Stalin's nominal leaflet of Galina Shkolnikova's father Idel Farber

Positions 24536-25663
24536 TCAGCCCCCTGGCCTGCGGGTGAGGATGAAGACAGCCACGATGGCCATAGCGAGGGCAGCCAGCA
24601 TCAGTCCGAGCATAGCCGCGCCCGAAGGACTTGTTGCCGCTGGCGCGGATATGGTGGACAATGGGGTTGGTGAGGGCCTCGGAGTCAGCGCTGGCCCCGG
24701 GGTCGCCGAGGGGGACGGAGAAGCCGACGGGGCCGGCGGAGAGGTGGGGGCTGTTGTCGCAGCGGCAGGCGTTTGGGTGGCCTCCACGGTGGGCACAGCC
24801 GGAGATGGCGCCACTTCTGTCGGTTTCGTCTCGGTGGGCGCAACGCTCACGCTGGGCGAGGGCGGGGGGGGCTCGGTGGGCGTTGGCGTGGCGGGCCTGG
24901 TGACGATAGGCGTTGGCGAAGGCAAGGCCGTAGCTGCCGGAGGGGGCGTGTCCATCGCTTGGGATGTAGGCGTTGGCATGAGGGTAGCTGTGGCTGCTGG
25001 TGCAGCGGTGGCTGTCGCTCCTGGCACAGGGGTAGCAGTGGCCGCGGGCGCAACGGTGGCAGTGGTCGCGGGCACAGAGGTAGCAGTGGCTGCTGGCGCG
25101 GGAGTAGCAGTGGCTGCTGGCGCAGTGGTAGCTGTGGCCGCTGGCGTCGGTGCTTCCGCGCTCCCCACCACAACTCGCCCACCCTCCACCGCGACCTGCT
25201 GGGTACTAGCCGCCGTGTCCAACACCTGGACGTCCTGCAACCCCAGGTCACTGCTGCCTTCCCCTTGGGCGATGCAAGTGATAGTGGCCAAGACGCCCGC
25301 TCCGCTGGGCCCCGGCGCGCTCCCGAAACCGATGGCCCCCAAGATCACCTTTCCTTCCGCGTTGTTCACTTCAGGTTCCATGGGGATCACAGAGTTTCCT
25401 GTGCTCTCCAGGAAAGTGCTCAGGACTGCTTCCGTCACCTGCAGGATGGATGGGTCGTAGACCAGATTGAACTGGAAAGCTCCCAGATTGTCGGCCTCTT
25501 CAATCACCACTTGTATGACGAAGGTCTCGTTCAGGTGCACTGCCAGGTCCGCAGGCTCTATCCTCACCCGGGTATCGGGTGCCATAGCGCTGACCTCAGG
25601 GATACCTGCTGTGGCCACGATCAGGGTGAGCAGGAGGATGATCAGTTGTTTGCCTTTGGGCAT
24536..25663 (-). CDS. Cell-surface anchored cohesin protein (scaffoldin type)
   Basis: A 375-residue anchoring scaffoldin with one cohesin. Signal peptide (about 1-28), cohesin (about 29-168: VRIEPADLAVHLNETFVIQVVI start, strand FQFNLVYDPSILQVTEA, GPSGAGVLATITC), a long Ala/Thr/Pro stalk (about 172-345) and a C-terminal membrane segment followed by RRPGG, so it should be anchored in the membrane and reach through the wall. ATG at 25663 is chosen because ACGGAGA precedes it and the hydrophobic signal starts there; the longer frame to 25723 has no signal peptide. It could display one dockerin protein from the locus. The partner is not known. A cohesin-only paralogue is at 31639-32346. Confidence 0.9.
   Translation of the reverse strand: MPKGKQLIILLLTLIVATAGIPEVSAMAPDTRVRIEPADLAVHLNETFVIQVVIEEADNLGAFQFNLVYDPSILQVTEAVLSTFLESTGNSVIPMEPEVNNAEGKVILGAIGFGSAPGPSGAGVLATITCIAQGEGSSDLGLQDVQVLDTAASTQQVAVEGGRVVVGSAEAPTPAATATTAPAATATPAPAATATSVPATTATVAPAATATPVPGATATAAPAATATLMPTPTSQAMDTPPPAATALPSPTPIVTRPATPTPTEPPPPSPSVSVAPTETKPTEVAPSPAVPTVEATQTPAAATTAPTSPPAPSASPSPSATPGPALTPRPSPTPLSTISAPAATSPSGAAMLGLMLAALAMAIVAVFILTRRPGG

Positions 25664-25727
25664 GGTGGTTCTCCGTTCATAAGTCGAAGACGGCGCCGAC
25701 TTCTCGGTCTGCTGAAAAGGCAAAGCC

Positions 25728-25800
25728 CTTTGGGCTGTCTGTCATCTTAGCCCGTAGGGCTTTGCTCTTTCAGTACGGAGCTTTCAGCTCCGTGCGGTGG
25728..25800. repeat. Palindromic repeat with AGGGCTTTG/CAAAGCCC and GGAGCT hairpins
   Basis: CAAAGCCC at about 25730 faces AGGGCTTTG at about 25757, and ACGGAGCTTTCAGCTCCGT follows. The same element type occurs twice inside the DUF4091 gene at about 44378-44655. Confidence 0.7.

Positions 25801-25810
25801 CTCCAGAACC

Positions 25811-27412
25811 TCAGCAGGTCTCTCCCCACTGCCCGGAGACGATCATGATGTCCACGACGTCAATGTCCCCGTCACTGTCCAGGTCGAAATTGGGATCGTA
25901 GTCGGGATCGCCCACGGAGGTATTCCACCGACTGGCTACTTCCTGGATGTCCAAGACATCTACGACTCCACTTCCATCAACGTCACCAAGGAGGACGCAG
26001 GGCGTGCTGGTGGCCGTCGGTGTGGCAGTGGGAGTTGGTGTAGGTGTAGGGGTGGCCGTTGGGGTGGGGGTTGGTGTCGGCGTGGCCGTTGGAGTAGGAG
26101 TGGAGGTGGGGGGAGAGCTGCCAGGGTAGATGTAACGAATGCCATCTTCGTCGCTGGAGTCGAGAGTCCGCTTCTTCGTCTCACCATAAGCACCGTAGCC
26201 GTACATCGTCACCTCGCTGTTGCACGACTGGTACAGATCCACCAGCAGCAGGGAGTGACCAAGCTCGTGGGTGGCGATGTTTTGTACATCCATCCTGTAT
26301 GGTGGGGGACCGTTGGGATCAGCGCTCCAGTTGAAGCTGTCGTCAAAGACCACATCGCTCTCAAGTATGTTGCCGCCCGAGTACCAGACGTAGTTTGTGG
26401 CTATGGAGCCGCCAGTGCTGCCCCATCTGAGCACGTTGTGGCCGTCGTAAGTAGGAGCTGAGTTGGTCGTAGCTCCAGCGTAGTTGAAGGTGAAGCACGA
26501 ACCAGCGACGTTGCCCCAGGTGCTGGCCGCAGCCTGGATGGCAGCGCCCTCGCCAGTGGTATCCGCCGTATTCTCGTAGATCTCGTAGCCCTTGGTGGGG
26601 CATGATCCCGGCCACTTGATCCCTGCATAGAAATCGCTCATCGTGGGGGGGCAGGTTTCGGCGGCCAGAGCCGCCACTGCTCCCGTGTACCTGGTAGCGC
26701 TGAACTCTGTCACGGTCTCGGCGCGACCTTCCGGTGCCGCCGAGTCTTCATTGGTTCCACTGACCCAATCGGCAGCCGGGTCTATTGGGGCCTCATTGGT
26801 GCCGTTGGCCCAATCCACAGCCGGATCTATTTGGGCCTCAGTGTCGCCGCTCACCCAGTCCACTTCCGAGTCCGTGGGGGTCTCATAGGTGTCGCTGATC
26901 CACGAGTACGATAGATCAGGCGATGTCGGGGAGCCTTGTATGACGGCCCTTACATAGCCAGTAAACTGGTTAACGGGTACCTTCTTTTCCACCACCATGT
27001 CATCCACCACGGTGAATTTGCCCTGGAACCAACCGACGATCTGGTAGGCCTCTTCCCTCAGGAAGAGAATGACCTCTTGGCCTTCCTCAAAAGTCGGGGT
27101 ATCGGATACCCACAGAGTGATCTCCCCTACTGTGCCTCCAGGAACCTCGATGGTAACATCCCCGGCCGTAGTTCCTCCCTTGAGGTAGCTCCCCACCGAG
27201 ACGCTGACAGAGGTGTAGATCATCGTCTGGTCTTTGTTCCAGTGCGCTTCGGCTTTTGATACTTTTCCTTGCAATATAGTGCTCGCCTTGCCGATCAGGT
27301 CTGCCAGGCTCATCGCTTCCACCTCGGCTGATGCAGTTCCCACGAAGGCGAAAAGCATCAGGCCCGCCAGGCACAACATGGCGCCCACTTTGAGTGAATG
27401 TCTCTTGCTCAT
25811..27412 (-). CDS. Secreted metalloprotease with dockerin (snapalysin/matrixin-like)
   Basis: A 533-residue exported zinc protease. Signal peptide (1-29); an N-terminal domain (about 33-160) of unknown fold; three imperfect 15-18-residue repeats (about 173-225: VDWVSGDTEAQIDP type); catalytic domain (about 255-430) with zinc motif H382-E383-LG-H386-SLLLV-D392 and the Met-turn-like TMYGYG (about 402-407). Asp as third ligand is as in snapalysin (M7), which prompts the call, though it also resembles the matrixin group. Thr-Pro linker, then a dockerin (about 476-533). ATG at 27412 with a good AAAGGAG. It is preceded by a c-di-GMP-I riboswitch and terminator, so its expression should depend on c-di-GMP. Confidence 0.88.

This document was sent to my father after the war in 1945. It is Stalin's nominal leaflet to a soldier-chekist [member of the Emergency Commission]. He was demobilized from the NKVD forces. The leaflet expresses gratitude for his heroic deeds and congratulates him on his return from the war to peaceful labor in the national economy. It also expresses hope that he will hand over his rich experience and knowledge to the youth and raise it in the spirit of loyalty to the motherland and Comrade Stalin. During the first days of the war my father went to sign up for the People's Volunteer Corps, as he was not subject to the draft, but mother, being a doctor, was already transferred to the state of barracks. She insisted that he stay with my grandmother and me. He continued to work in GIPH, but was soon also enlisted to the state of barracks. I stayed at home with my grandmother. In August 1941 my mother made an effort to send us into evacuation, but the Germans had bombed a train with evacuated people near Mga, Leningrad region, so she decided against the idea. Thus we all found ourselves in the siege. My mother periodically visited us. In October and November 1941 a boarding school for employees' children was arranged at my mothers' hospital, which was by that time re-organized into an evacuation hospital, and my grandmother was left alone. We were evacuated in July 1942 across Ladoga Lake and found ourselves in Alma-Ata, where my mother worked as a doctor at the children's hospital. My father worked as an engineer at the Chemical and Metallurgical Institute. He was preparing for the defense of his doctor's thesis, but in January 1944 he was drafted to the army. Father was at the Leningrad frontline. He was an artillery-man, an ammunition carrier. In one of the battles a shell hit the ground and everybody, except for my father, perished. My father was carried away from the battlefield, heavily wounded, and sent to the hospital in Leningrad. His left lung was shot and he had a lot of shell fragments in his arms and legs. It turned out, that the doctor in charge of his case was my mother's relative, Revekka Aronovna Finkel. She was a pulmonologist and held the rank of a major at the time. At the end of the war she was a colonel of medical service. She fixed my father up. After the treatment he continued his service in the army, but with NKVD forces. After the war he returned to Leningrad and to the GIPH and my mother returned to the Children's Hospital. Both worked at those places all their lives.